Peso could hit P50 vs dollar next year – BPI
Peso could hit P50 vs dollar next year – BPI
The Bank of the Philippine Islands cites potential rate hikes by the US Federal Reserve as well as the expected increase in infrastructure spending

MANILA, Philippines – The Bank of the Philippine Islands (BPI) expects the peso to slide to P50 to the dollar due to higher infrastructure spending and the US Federal Reserve raising interest rates.

In the bank’s latest commentary, BPI lead economist Emilio Neri Jr said the Philippine peso is more likely to hit P50 rather than P45 to $1 through to 2017.

The peso has appreciated in recent weeks due to the US Fed’s decision not to raise rates. The peso closed at P46.44 to the dollar last Friday, June 17.

The US Fed, however, hinted that there could be two rate hikes coming this year.

Neri pointed out that the rising price of crude oil, US inflation, and stronger US employment data make at least one rate hike likely.

“Despite recent appreciation pressure, the peso is expected to revert toward the P50 handle as the Fed raises rates within the year with more follow through actions in 2017 despite market expectations for the opposite,” he said.

Neri added emerging markets that are non-oil exporters such as the Philippines are likely to weaken, especially if oil exceeds the $60 per barrel mark.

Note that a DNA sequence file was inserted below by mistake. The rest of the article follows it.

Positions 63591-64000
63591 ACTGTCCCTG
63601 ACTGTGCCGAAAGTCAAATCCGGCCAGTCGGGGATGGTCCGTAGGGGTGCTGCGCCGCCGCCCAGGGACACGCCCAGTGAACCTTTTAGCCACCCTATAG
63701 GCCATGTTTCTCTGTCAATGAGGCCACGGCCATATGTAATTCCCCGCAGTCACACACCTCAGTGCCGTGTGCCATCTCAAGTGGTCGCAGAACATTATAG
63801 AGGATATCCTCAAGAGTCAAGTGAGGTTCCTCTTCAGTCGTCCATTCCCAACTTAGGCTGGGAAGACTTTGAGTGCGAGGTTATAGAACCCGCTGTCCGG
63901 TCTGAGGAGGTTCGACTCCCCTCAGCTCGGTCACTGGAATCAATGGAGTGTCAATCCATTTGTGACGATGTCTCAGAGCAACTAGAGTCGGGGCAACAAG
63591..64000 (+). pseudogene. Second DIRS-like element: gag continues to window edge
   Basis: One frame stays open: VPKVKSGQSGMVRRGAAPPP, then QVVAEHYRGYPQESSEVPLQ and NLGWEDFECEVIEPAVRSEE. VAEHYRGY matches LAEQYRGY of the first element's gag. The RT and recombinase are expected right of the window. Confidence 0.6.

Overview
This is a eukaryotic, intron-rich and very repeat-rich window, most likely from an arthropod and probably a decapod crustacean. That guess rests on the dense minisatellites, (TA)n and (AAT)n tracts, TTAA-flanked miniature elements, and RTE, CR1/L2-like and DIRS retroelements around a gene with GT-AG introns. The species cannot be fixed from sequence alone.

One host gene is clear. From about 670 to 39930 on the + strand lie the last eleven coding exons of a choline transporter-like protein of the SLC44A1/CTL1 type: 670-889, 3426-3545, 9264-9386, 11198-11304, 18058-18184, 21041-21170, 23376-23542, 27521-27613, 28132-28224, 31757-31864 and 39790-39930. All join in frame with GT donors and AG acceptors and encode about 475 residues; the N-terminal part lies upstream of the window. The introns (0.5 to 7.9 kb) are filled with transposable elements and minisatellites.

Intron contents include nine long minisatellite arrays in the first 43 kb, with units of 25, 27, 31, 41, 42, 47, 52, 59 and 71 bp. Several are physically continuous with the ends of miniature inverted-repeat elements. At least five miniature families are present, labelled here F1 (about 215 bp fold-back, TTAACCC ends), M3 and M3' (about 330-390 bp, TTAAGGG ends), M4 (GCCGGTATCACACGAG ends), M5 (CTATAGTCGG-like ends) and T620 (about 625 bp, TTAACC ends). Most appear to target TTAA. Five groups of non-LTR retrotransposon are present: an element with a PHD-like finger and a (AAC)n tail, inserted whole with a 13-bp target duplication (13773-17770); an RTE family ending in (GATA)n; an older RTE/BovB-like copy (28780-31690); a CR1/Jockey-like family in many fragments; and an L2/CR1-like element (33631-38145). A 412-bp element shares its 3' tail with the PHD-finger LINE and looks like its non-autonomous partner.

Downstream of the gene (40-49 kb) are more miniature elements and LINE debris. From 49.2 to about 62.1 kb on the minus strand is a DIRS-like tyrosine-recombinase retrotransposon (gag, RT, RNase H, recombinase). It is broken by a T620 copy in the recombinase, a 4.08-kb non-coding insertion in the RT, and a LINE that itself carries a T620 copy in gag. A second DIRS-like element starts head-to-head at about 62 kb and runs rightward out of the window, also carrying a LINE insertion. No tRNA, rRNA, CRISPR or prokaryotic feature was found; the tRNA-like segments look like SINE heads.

Infrastructure spending

Another factor that could weaken the peso is the incoming Duterte administration’s plan to increase spending.

The incoming administration has committed to raise infrastructure spending to 7% of GDP, Neri said, explaining that about $145 billion would be needed to fund higher infrastructure spending assuming that 3/4 of the amount are from imported construction equipment and materials.

The Duterte administration also plans to raise deficit spending, or spending using borrowed money, to 3% of GDP from the current 2%.

“There will be increased demand for US dollar by the next administration for infrastructure spending and will likely have preference for domestic borrowing to fund the deficit,” Neri said.

But the economist noted that foreign remittances, a crucial channel for foreign exchange flows, would continue to grow at a steady pace, though not as sharply as before.

He added that the red-hot BPO sector would also help provide dollar liquidity, but “these flows will not adequately compensate for the widening trade deficit caused by the aggressive importation of capital goods for the Duterte infrastructure buildup.” –

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